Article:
The Long Game: An Approach to Game Design
By Veronica Brown
In an episode of Orange is the New Black (season 2, #7), Vee (the mentor) and Suzanne (the protégé) are playing chess. Vee baits Suzanne into capturing a pawn. Vee says, “You keep taking out all the targets in front of you, but you’ve got to think ahead, Suzanne. If you move there, what’ll I do?” Vee captures Suzanne’s knight. “It’s called the long game.”
That scene brought to mind what makes games intriguing to me. In a game of any complexity, there is always a short game and a long game. The short game is defined by the stated rules and objectives: capture the opponent’s king, move the ball past the goal line, score the most points.
But how, given the constraints of the game, does a player win the short game? What’s the strategy? What does the player have to observe and leverage? When should he strike, and when should he hold back? How should she think ahead? That’s the long game.
Where the Learning Is
In my favorite games, I get enjoyment – and usually an advantage – from discovering and refining the long game on my own. Whatever skill it takes to play the long game, that’s the skill I’m developing when I play: looking for my opponent’s tells in poker; finding patterns in Candy Crush.
As a game designer with an educational objective, I want to pay careful attention to the long game, because that’s where the learning is.
The long game was essential in a simulation game I developed for industrial managers. My specific assignment was to turn the case study of the 2010 Upper Big Branch mine disaster into a dynamic learning activity. The learning objective was that the players experience the presence, or the lack, of a safety culture and discuss what causes an organization to value safety.
In the Upper Big Branch disaster, 29 coal miners perished due to the negligence of the Performance Coal Company (PCC) in creating a safety culture. The leaders of PCC, in their obsession for profits, allocated most of their resources to mining coal and too few to keeping the mine’s safety systems operational.
Our game had to present participants with a dilemma: to allocate limited resources to either safety or production. In real life, the leaders of PCC were blinded to this dilemma. Therefore, to be effective in our learning objective, the game had to give players the opportunity to discover the dilemma, but allow them to be blinded to it as well. This was our long game.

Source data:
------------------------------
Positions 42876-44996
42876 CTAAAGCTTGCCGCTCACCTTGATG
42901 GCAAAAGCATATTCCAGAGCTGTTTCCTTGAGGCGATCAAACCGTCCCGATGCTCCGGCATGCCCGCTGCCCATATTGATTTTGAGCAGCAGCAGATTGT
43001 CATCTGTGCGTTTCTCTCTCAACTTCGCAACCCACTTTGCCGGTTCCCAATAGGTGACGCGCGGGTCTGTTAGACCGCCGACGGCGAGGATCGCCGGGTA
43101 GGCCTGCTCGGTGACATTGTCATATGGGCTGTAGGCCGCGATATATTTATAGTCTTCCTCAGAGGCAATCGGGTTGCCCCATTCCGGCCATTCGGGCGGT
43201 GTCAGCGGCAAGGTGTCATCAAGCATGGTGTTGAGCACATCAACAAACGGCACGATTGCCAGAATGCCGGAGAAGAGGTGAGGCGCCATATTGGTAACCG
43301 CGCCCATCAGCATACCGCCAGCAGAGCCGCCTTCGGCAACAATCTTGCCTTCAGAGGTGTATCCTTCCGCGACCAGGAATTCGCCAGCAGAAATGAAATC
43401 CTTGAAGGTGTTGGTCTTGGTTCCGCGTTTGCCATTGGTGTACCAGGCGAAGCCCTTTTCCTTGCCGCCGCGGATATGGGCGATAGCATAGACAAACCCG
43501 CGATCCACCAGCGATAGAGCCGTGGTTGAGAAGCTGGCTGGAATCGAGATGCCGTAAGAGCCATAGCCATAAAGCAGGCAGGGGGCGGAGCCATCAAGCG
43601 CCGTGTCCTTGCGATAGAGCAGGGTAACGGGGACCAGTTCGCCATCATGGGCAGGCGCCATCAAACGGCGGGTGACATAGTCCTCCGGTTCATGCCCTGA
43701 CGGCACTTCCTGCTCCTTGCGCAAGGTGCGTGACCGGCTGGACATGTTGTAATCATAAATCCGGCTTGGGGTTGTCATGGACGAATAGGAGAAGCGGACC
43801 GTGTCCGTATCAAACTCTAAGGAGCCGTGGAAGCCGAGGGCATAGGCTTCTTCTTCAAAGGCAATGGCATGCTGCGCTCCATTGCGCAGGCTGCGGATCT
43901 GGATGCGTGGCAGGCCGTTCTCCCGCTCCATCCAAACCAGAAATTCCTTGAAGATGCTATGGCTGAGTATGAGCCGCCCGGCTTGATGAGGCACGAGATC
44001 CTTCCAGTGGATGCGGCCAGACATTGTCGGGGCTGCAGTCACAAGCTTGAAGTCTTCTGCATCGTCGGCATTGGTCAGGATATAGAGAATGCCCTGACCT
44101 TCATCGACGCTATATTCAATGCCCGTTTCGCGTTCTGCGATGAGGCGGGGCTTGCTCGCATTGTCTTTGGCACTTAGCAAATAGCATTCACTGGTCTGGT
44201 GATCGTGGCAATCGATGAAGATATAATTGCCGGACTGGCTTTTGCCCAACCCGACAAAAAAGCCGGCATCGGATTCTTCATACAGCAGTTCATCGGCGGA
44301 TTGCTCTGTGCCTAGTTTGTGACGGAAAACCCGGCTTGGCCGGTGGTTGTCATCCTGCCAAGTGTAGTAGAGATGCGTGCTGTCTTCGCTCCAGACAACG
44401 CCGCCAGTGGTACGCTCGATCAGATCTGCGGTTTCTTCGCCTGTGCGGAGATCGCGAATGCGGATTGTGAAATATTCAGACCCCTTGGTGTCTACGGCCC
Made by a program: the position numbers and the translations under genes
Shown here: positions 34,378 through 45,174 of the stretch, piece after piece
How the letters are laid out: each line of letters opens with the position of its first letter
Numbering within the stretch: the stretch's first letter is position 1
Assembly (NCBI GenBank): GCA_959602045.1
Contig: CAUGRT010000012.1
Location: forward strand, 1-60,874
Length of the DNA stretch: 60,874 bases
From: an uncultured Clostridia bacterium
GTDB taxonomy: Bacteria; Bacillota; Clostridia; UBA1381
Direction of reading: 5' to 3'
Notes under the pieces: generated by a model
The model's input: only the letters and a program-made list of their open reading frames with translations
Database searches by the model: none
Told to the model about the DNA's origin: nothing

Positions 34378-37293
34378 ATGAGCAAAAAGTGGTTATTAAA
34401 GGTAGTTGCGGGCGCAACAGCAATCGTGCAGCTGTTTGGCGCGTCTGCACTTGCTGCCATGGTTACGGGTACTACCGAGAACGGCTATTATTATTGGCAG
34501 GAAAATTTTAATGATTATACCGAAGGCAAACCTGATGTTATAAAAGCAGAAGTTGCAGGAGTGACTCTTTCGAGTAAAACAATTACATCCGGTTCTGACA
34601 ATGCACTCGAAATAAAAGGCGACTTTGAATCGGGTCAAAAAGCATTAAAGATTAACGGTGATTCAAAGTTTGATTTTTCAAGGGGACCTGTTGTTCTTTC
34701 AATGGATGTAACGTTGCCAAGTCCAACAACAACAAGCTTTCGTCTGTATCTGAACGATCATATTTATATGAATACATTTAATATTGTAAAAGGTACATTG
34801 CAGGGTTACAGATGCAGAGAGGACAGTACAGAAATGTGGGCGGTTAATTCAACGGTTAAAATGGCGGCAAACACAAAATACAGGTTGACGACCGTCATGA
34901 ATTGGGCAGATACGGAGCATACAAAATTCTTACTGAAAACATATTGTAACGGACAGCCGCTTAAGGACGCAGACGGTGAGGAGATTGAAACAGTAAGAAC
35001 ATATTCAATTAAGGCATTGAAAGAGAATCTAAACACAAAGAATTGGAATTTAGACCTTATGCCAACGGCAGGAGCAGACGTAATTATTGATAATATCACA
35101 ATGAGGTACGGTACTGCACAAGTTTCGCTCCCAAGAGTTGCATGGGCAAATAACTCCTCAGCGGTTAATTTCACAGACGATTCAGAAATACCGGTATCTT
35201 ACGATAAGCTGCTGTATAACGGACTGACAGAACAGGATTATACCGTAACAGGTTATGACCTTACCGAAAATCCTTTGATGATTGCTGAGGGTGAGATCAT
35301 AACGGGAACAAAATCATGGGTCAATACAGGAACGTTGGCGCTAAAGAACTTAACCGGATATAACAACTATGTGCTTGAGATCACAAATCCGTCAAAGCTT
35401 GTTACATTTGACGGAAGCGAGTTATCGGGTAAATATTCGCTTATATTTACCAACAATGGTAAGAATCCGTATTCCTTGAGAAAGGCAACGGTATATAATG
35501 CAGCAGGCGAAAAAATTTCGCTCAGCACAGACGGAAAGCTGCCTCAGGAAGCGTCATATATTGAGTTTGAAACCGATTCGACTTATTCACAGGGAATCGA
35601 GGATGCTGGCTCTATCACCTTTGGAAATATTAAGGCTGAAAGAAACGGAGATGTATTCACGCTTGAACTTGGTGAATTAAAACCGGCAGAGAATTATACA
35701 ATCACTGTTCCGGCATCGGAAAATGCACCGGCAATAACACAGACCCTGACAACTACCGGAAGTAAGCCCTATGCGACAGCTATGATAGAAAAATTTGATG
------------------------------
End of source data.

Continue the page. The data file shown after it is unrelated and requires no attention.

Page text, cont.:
Designing the Long Game
Designing the long game begins with finding the right metaphor for the learning objective. In our game, we could use familiar game mechanics from resource management games to re-create the safety dilemma. In the game, the Chief Operating Officer of the mine (a facilitator) puts pressure on the coal miners to dig as much coal as possible, and sets up a competitive culture that pays lip service to safety. But the miners (the players) encounter dangers that the COO doesn’t see. It is up to them to discover and prevent these dangers to avoid a game-ending catastrophe – or to conform to profit pressure, at their peril.
The idea of the long game opens up opportunities for game designers to tackle complex problems such as social issues and leadership development. For example, say we’re developing a game to help new leaders control the impulse to micromanage. To find a meaningful long game, we can look for what we want the learners to discover, which is, “If I give all my people confidence that they can solve their own problems, then my entire team will accomplish more than we would if they have to come to me for everything.”
We can devise a game in which the short game appears to call for a team leader to micromanage, but the constraints of the game give that leader an advantage if others are enabled to work independently. (The actual mechanics of such a game will have to be the subject of another article.) When players discover the long game on their own, the game is more engaging and the ultimate lesson is more meaningful. Plus, in the debriefing, players can compare the results they get from different approaches as they discuss the effects of micromanaging.
Designing the long game is like drawing a treasure map for future game players. Without being obvious, preachy, pedantic, or resorting to cliché, it sets others up to make their own discoveries.
Our 21st-century world demands that more people understand complex issues, seek out other points of view, and approach problems with maturity and grace. These are not easy practices to teach. By allowing learners to discover and practice complex skills through the long game, we can create profound and much needed learning.